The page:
Testicular torsion is considered a medical emergency, and the treatment of choice is castration or surgical removal of the affected testicle. This will provide instant relief and prevent the recurrence of the problem in the future.

If removing the affected testicle is not an option for you, medical therapy and supportive care may be sought. 

It is important to treat or manage any primary issue that has led the dog to testicular torsion.  Whether it is a traumatic wound or an infection, the affected dog will require a course of medications to relieve the pain and other medicines to target any pathogenic species responsible for the infection.  

It is important to inform your veterinarian if you plan to keep your dog intact for a breeding purpose, as some medications can interfere with spermatogenesis (production of sperms).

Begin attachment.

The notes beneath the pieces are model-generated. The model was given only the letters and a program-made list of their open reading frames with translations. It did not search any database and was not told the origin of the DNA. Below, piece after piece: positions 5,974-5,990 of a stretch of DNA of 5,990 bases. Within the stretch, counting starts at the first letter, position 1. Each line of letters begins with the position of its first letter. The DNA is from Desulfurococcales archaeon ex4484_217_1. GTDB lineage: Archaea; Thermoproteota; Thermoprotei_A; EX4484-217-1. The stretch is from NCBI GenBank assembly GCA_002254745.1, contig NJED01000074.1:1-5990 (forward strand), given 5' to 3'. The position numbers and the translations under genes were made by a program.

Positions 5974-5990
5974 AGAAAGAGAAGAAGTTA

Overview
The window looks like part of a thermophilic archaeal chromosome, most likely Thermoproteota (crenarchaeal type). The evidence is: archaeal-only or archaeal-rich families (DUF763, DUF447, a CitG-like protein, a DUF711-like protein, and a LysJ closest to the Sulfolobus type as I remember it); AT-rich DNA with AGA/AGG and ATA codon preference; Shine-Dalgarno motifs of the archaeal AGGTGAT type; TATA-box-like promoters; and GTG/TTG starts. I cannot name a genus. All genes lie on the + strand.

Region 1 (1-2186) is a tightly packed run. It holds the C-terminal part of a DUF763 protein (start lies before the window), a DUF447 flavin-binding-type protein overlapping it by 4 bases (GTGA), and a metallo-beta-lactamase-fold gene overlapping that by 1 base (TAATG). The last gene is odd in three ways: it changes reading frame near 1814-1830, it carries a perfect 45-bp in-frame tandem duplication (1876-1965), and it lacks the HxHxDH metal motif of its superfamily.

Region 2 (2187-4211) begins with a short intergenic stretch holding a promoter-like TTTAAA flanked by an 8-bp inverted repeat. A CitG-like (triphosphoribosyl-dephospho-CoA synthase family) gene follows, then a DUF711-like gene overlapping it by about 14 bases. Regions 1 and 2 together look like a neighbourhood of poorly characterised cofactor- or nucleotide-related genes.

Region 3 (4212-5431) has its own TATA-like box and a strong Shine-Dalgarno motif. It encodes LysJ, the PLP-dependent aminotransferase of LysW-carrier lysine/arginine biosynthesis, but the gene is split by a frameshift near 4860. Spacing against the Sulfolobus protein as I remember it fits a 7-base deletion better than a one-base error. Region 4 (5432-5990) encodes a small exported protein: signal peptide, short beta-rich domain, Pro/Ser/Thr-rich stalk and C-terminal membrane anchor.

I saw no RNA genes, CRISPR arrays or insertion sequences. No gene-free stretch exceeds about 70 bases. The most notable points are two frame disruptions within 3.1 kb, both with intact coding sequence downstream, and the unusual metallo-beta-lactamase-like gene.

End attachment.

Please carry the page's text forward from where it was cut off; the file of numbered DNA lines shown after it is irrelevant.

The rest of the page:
It is beneficial to have a sample from the infected area taken to be sent off to a pathological laboratory and get appropriate testing done to refine the treatment plan after finishing a course of medications if there is no improvement. 

You can offer cold therapy at home by applying an excellent pack onto the inflamed region to help reduce the swelling and heat while the dog is recovering. 

Prognosis, Outcome, and Recovery of Testicular Torsion in Dogs

The prognosis depends on the reason for torsion and the choice of treatment. 

Surgical intervention and medical therapy are known to provide a good outcome, and the affected dog generally recovers well. However, the dog will lose its reproductive ability and be infertile for the rest of its life. 

Medical therapy and supportive care may be able to provide therapeutic relief and possibly untwist the torsion in some cases. However, the possibility of the affected dog regaining normal fertility is very low in chronic cases.